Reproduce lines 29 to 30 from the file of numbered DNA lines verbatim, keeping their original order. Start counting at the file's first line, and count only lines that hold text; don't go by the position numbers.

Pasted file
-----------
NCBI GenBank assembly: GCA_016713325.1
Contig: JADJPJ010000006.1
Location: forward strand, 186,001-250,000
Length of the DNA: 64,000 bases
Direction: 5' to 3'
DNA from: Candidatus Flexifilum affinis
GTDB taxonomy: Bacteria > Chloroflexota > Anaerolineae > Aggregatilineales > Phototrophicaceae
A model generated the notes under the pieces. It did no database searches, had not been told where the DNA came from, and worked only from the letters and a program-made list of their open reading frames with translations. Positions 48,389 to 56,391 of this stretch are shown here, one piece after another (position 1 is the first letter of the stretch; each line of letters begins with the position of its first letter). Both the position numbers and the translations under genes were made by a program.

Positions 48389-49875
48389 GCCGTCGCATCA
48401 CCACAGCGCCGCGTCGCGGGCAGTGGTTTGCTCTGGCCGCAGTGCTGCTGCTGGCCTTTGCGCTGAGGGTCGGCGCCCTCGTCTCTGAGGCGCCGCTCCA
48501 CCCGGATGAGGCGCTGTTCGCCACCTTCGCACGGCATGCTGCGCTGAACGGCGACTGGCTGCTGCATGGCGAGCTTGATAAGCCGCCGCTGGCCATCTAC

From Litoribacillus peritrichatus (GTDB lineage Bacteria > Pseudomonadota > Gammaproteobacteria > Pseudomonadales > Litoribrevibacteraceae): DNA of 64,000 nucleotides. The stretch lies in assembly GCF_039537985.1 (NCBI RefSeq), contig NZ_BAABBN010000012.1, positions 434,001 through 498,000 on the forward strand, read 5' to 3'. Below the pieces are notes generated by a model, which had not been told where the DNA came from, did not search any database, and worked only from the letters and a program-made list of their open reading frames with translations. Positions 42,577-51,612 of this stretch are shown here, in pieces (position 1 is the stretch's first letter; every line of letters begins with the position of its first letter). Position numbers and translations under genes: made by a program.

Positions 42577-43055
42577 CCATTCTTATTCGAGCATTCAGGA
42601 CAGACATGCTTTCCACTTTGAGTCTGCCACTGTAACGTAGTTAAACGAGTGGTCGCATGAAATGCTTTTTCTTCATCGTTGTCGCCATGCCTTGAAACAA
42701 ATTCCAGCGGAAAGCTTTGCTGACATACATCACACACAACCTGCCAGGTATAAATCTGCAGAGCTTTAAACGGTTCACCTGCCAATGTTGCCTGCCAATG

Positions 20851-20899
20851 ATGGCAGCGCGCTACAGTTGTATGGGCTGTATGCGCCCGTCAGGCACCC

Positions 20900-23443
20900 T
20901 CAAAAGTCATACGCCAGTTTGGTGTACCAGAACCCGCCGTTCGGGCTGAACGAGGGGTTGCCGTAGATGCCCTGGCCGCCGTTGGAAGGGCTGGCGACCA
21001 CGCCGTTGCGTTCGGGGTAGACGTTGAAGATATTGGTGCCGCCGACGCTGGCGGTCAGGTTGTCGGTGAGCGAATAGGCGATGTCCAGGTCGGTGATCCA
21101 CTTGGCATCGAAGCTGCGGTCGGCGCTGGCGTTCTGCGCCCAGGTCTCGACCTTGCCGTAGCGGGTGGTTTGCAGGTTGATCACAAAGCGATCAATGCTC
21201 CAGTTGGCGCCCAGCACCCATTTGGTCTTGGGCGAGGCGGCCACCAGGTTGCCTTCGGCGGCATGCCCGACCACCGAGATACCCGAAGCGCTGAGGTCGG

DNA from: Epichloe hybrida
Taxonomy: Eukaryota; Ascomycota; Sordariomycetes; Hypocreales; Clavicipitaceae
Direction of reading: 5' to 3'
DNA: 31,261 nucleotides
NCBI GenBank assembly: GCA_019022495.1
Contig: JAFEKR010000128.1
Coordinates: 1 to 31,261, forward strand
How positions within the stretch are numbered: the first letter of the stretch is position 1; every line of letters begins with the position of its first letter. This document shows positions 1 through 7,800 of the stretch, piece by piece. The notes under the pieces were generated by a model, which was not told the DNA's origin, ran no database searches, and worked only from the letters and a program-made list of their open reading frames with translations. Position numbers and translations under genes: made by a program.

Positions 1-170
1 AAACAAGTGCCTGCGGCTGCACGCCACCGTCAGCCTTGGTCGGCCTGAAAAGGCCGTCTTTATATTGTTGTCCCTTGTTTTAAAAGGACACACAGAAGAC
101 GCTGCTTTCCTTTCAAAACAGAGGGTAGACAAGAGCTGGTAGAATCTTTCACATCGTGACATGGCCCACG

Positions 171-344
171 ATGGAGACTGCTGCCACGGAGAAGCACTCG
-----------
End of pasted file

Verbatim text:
DNA: 31,261 nucleotides
NCBI GenBank assembly: GCA_019022495.1